Hunting doe bedding areas has delivered more rutting bucks for me than all other stand placement strategies combined. I find it to be a deadly tactic. The following guidelines help tremendously.
* Not all doe bedding areas can be hunted effectively. For example, bedding areas based on topography, such as ridges and points, often don’t allow hunters to slip in without being seen. Furthermore, the lack of at least one defined edge makes it very hit-or-miss, unless paired with some form of a pinch point.
* The easiest doe bedding areas to hunt are those with a defined edge, such as a cedar swamp, thicket or overgrown CRP field. Here bucks can skirt the edge, scent-checking both the trails and does inside. This allows them to swiftly and effectively scent-check entire doe groups.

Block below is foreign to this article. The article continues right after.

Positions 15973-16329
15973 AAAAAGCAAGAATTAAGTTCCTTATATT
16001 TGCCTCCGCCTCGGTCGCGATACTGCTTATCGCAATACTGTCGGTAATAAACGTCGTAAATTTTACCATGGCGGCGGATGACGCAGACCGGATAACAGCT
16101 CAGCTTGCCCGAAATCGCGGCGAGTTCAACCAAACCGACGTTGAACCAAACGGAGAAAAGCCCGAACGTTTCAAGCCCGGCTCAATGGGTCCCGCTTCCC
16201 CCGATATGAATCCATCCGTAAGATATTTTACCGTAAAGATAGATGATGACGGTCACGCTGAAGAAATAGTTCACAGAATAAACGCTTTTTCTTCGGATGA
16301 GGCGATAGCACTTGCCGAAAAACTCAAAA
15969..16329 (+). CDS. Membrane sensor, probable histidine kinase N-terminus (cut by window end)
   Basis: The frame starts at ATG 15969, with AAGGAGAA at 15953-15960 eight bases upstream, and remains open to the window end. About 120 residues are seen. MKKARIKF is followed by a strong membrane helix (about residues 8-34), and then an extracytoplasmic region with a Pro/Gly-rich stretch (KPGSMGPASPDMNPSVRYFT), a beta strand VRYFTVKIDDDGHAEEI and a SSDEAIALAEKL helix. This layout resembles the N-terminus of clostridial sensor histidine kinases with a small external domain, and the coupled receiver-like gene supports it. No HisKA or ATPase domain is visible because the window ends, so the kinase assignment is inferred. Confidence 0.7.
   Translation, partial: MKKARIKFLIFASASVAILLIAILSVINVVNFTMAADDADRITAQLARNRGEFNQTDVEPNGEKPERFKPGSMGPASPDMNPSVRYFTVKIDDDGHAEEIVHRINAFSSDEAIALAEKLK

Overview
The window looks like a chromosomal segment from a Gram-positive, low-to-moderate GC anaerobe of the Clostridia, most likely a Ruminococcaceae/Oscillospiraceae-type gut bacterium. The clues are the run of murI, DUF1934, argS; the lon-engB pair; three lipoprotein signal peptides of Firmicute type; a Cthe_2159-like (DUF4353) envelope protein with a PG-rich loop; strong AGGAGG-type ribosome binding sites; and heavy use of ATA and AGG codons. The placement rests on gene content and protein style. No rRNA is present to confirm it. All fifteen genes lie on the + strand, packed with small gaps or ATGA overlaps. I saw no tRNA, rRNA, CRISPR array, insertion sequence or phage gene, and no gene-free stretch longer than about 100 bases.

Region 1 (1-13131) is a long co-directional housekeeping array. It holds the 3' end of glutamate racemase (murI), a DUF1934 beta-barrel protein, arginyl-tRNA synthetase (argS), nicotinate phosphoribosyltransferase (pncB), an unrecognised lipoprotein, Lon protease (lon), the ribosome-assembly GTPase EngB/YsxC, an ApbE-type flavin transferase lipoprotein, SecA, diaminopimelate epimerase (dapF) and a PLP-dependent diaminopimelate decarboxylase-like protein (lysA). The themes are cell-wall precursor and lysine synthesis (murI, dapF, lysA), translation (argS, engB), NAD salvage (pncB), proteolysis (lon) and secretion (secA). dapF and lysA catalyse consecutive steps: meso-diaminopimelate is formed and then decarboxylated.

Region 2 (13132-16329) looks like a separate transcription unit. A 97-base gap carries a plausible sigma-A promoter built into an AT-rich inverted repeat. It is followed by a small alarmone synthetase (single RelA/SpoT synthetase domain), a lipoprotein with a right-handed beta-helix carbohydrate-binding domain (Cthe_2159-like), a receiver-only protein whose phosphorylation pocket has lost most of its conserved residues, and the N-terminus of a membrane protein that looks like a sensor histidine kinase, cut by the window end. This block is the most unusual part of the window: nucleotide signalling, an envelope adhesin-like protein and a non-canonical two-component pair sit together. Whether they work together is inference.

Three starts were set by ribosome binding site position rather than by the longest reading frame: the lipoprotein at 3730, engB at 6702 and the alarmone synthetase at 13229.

* When all else is equal, hunt the downwind side of the bedding area. Because a buck can scent-check all the occupants with one downwind pass, this is the route he takes most often.
* Most times, bucks cruise the edge of the bedding area between five to 20 yards off its edge. Therefore, stands placed approximately 30 yards out keep most bucks upwind of the stand and also provide shots at those cruising as far out as 60 or more yards.
* Finally, when selecting a tree on the prevailing downwind side, look to cover either the best entrance/exit trail, a well-used pinch or the most impressive scrape in the area. Follow these guidelines and you’re well on your way to filling that tag with a rutting buck.